Newer Cannabis Markets Embrace Social Equity Programs, To Equal $12.7B by 2022

Percentages of women and minority-owned businesses

Newer Cannabis Markets Embrace Social Equity Programs, To Equal $12.7B by 2022

Also featured in new Women & Minorities in The Cannabis Industry Report, women account for more than one third (37%) of cannabis executives, compared that to the national average of 21%.

MNI Media has received a report on Women & Minorities in the Cannabis Industry. The Report shows that States that legalized medical and/or adult-use cannabis since 2016 and included social equity provisions, are projected to have total annual sales of $12.7 billion in 2022, compared with $4.1 billion combined for those without a social equity programme. 

“Of the 18 states that legalized medical or recreational cannabis sales since 2016, six have taken considerable measures to boost diversity in their marijuana programs,” say Eli McVey, Research Editor at MJBizDaily. “While that doesn’t represent a majority of markets, those that have implemented significant social equity programs are projected to grow much larger than those without.”
 
Download a copy of the new report here: Women & Minorities in the Cannabis Industry
 
Also featured in new Women & Minorities in The Cannabis Industry Reportwomen account for more than one third (37%) of cannabis executives, compared that to the national average of 21%.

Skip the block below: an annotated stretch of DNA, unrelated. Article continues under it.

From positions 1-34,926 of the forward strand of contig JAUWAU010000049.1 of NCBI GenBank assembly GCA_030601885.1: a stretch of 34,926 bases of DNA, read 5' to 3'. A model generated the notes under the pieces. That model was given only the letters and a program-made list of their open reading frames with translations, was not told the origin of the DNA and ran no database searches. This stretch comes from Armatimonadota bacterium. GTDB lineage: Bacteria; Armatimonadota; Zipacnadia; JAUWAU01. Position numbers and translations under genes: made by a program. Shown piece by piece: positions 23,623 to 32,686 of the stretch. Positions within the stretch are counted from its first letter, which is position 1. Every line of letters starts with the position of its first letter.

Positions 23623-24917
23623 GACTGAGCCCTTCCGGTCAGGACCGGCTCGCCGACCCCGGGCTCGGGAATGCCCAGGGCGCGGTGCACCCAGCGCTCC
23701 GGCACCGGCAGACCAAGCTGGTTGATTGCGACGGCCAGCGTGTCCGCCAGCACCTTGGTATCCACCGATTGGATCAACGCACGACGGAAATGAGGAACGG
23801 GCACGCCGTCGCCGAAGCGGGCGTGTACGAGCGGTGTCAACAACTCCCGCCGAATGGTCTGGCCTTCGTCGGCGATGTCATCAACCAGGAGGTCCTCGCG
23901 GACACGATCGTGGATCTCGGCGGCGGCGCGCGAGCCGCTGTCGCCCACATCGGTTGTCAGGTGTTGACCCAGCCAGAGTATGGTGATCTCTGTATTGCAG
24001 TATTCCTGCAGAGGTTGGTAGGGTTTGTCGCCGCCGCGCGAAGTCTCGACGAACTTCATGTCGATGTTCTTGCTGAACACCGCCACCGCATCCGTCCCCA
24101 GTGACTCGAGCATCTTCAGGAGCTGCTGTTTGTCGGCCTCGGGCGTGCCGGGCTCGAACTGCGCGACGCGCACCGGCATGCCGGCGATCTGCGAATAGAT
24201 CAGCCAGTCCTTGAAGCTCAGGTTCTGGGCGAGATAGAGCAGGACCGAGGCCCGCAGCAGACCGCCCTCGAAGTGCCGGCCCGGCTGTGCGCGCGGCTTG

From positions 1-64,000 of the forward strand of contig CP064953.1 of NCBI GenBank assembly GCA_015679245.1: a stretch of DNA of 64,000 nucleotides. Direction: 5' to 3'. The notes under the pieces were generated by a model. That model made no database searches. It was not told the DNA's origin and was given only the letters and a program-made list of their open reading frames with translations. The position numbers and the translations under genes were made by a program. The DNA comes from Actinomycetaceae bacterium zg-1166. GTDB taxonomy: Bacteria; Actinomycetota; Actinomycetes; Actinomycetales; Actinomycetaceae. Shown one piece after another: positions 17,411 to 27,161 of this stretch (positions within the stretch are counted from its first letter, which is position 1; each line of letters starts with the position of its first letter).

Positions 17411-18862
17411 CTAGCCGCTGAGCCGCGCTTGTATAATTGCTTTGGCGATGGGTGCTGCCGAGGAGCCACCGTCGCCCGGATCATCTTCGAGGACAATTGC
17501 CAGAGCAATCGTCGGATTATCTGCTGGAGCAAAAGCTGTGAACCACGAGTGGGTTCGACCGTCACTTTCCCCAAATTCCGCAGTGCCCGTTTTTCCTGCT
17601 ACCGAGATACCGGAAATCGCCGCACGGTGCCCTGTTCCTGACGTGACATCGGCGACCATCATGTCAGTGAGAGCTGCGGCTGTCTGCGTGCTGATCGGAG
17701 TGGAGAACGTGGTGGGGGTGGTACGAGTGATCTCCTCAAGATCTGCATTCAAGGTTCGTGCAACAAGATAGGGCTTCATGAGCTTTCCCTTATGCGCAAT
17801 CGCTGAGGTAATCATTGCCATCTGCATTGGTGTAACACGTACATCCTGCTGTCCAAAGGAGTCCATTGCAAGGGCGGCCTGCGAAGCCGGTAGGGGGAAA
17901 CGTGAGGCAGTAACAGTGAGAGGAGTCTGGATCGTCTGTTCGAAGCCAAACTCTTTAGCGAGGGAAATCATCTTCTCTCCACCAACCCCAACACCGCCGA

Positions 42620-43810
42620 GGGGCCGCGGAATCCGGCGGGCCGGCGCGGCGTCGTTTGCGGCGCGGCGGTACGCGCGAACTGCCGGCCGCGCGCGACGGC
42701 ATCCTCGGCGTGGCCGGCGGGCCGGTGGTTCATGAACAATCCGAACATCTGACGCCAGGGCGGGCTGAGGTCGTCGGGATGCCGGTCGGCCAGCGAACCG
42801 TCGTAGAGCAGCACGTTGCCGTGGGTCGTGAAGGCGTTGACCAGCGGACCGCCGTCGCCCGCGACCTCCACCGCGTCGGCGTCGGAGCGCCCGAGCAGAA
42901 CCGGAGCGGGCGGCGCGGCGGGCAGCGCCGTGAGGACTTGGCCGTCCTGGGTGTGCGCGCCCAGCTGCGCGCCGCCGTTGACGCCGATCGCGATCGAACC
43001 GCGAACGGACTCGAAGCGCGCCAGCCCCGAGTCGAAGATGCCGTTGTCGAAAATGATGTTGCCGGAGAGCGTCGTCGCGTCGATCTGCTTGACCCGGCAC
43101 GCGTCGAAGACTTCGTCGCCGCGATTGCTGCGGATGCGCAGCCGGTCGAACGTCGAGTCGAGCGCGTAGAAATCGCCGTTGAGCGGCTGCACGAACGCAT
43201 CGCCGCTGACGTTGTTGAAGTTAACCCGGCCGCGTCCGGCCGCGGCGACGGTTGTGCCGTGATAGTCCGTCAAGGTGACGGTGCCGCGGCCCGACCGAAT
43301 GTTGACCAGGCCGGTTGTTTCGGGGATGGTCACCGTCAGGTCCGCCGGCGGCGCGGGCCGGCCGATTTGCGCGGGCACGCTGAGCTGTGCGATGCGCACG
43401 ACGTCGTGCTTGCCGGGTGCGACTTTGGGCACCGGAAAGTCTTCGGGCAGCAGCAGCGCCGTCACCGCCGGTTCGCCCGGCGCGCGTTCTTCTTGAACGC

In the rapidly developing and expanding cannabis industry, there is a growing awareness around the lack of both gender and racial diversity in the business. Women & Minorities in the Cannabis Industry report serves as a credible reality check on the latest topics, trends and overall state of diversity in the cannabis industry.
 
Since the first edition of this report was published in 2017, the cannabis industry has changed significantly—and with it the diversity landscape.

Consider the following, notes McVey:

--Preventing individuals with a prior drug conviction from working in or owning a marijuana business—which disproportionately affects people of color—was common practice in most early legal marijuana markets. Now, newly legalized states such as Massachusetts and Illinois are actively encouraging people with previous drug charges to enter the industry.
--Instead of providing opportunities specifically to women or racial minorities, several states now use their social equity programs to target opportunities to people who live in communities that are economically disadvantaged and/or experienced excessive enforcement of drug laws.
--In 2017, major recreational markets, including Colorado and Washington state, were no longer in their infancy and had become highly competitive. This may have been harder on businesses, forcing some companies to close and some executives to exit the industry.
-- Since the previous survey, recreational sales launched in California, Massachusetts and Nevada, while major medical markets such as Ohio, Pennsylvania and Maryland got off the ground.
 
This complimentary report is the only report of its kind to look at diversity in the cannabis industry and includes numerous charts exploring and analyzing women and minorities’ roles in the cannabis marketplace, including:

  • Percentages of women and minority-owned businesses

  • Breakdown of license applications (Massachusetts)

  • Comparison of women executives in industry year by year

  • Multiple Factors that drive low participation in industry

  • Exploration of criteria for retail licenses (Illinois)

  • Status of Social Equity Provisions by state & market